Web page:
Electronic stability control
This article needs to be updated. The reason given is: In light of advancements in the technology, more information should be added.April 2019)(
Electronic stability control (ESC), also referred to as electronic stability program (ESP) or dynamic stability control (DSC), is a computerized technology that improves a vehicle's stability by detecting and reducing loss of traction (skidding). When ESC detects loss of steering control, it automatically applies the brakes to help steer the vehicle where the driver intends to go. Braking is automatically applied to wheels individually, such as the outer front wheel to counter oversteer, or the inner rear wheel to counter understeer. Some ESC systems also reduce engine power until control is regained. ESC does not improve a vehicle's cornering performance; instead, it helps reduce the chance of the driver losing control of the vehicle.
According to the U.S. National Highway Traffic Safety Administration and the Insurance Institute for Highway Safety in 2004 and 2006 respectively, one-third of fatal accidents could be prevented by the use of the technology. ESC has been mandatory in new cars in Canada, the US, and the European Union since 2011, 2012, and 2014, respectively.
In 1983, a four-wheel electronic "Anti-Skid Control" system was introduced on the Toyota Crown. In 1987, Mercedes-Benz, BMW and Toyota introduced their first traction control systems. Traction control works by applying individual wheel braking and throttle to maintain traction under acceleration, but unlike ESC, it is not designed to aid in steering.
In 1990, Mitsubishi released the Diamante in Japan. It featured a new electronically controlled active trace & traction control system. Named TCL when it first entered the market, the system evolved into Mitsubishi's modern Active Skid and Traction Control (ASTC) system. Developed to help the driver maintain the intended line through a corner; an onboard computer monitored several vehicle operating parameters through various sensors. When too much throttle had been used when taking a curve, engine output and braking were automatically regulated to ensure the proper line through a curve and to provide the proper amount of traction under various road surface conditions. While conventional traction control systems at the time featured only a slip control function, Mitsubishi's TCL system had an active safety function, which improved course tracing performance by automatically adjusting the traction force (called "trace control"), thereby restraining the development of excessive lateral acceleration while turning. Although not a ‘proper’ modern stability control system, trace control monitors steering angle, throttle position and individual wheel speeds, although there is no yaw input. The TCL system's standard wheel slip control function enabled better traction on slippery surfaces or during cornering. In addition to the system's individual effect, it also worked together with the Diamante's electronically controlled suspension and four-wheel steering to improve total handling and performance.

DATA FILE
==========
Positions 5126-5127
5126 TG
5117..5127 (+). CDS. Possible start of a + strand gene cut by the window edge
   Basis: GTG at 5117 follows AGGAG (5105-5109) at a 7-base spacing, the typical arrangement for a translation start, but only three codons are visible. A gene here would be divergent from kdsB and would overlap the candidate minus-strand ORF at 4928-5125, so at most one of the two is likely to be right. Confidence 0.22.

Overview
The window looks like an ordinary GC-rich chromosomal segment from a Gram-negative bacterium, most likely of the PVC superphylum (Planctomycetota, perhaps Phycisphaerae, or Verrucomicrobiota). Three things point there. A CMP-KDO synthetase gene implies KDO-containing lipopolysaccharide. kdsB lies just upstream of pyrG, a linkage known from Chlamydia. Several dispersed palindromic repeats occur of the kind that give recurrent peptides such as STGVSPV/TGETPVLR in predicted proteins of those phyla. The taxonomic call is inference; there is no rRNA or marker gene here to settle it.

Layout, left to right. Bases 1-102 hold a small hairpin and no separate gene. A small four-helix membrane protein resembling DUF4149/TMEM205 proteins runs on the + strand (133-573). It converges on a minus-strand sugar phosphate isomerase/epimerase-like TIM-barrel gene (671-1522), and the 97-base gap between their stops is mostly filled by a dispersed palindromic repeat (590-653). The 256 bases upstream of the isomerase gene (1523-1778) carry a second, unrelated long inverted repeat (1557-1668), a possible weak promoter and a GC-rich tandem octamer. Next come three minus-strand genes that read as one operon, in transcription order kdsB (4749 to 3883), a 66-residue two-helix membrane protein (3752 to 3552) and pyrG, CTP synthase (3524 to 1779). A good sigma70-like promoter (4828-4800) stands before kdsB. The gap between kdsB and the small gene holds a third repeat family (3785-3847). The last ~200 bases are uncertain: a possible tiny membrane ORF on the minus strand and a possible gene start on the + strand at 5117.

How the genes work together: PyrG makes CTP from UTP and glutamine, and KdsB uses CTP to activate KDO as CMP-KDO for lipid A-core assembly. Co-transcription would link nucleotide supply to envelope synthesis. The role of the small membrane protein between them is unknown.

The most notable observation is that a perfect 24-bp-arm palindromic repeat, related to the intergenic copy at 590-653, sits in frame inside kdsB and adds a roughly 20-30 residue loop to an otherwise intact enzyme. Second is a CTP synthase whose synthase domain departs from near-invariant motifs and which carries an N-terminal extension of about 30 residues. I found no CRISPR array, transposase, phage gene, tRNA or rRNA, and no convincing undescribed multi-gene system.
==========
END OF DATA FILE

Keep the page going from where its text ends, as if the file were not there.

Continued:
BMW, working with Bosch and Continental, developed a system to reduce engine torque to prevent loss of control and applied it to most of the BMW model line for 1992, excluding the E30 and E36. This system could be ordered with the winter package, which came with a limited-slip differential, heated seats, and heated mirrors. From 1987 to 1992, Mercedes-Benz and Bosch co-developed a system called Elektronisches Stabilitätsprogramm ("Electronic Stability Program", trademarked as ESP) to control lateral slippage.
Introduction, second millennium
In 1995, three automobile manufacturers introduced ESC systems. Mercedes-Benz, supplied by Bosch, was the first to implement ESP with their Mercedes-Benz S 600 Coupé. Toyota's Vehicle Stability Control (VSC) system appeared on the Toyota Crown Majesta in 1995.
General Motors worked with Delphi Automotive and introduced its version of ESC, called "StabiliTrak", in 1996 for the 1997 model year on select Cadillac models. StabiliTrak was made standard equipment on all GM SUVs and vans sold in the U.S. and Canada by 2007, except for certain commercial and fleet vehicles. While the StabiliTrak name is used on most General Motors vehicles for the U.S. market, "Electronic Stability Control" is used for GM's overseas brands, such as Opel, Holden and Saab, except in the cases of Saab's 9-7X and 9-4X (which also use the StabiliTrak name).